Philomena – Film Review
Advance screening courtesy of Pathé, 20th Century Fox and Eclipse Pictures.
A ex-BBC Journalist and disgraced UK Government Press Officer takes on a human interest story in the shape of an elderly Irish woman to help her in the search for the son she was forced to give up for adoption 50 years previously.
Stephen Frears has been entertaining us for quite some time now, the four films that stand out for me are The Snapper, High Fidelity, Dangerous Liaisons, and The Queen. There are many other titles that he directed which might not have been box office hits but are always enjoyable. In Philomena Frears continues to take serious subject and direct it with tenderness and humour (black and otherwise) while not failing to deliver the messages within the story.
The more I write this review the more I see similarities between Stephen Frear’s approach to movie-making and that of Ron Howard. (See my Rush review here). They both treat real life events as a template to deliver polished re-imaginings of what actually occurred and they both do it with style. The performances of the actors are usually top notch (here with Dame Judi Dench and Steve Coogan do not disappoint) and the production crew also step up to the mark.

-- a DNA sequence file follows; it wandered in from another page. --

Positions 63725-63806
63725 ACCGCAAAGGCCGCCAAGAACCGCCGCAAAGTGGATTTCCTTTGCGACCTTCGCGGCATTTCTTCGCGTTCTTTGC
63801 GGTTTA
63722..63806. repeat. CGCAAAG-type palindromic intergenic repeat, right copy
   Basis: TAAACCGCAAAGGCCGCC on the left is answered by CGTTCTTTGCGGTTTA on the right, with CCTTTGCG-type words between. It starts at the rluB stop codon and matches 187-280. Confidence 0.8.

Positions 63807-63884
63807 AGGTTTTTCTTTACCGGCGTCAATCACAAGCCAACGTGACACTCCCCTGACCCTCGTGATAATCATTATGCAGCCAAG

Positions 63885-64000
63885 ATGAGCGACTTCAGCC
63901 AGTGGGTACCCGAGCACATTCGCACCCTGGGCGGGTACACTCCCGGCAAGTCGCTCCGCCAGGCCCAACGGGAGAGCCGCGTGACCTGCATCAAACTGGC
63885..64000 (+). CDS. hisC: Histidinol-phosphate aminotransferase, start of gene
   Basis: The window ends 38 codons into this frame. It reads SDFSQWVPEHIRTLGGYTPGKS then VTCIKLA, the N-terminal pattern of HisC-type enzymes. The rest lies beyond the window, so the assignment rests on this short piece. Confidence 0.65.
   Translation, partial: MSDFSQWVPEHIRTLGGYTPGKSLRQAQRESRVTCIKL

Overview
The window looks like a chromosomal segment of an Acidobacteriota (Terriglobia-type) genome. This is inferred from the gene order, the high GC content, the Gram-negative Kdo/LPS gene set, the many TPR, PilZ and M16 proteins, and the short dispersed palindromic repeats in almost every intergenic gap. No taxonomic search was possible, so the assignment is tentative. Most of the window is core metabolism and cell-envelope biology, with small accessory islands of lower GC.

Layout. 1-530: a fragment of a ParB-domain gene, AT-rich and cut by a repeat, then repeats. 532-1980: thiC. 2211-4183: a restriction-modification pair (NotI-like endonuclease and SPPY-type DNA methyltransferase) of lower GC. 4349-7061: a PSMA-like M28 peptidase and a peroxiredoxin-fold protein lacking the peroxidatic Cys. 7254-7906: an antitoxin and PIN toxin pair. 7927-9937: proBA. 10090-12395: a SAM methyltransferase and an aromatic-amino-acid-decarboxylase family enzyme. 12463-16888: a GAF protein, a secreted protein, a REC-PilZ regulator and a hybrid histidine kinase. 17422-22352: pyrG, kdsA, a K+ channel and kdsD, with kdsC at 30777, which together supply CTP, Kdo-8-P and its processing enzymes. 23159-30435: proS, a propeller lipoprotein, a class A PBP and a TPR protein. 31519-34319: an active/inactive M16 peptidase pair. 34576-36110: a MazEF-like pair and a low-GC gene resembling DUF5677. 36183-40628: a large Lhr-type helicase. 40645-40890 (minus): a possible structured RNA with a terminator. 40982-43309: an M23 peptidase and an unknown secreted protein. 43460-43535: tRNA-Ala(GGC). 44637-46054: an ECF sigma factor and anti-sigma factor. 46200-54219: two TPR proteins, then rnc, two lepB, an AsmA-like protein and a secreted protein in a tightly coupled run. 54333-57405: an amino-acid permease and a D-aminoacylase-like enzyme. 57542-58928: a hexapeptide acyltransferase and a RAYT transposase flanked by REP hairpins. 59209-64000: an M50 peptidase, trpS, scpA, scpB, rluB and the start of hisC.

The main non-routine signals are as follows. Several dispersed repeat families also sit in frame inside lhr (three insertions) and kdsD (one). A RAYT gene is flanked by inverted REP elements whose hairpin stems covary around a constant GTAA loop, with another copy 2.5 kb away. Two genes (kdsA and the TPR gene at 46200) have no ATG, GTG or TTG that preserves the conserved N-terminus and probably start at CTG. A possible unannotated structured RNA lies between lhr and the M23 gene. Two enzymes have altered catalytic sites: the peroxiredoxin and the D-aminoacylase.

The film takes place mostly in interiors, which helps to heighten the conflicting characters of Sixsmith (Coogan) and Philomena (Dench), one a liberal-minded, well-educated and frustrated journalist and the other a blunt, nervous, fragile, and forgiving Irish woman in her seventies. Despite an excellent supporting cast, in particular Michelle Fairley (Game of Thrones) and Anna Maxwell martin (TheBletchly Circle), the two leads that dominate most of the screen time. Even though their goal is to find Philomena’s son and for Sixsmith to write his story, it is the development of their own relationship that ends up being more important.
The only time the film slows down is during the flashbacks of young Philomena and her time in the Convent run laundries at the hands of strict Irish Nuns, these scenes seem a bit emotionally detached in contrast to the present day story of the film as Sixsmith and Philomena grate against each other delightfully as they make their way from London to Ireland to the U.S. in search of her lost son.
We are left with a little more understanding of the guilt that this separation involves and we are also given a lesson in the difference between a real life and the hunt for a journalistic angle.
It is warm, funny, charming, and thoughtful.
Philomena opens in Ireland on the 1st November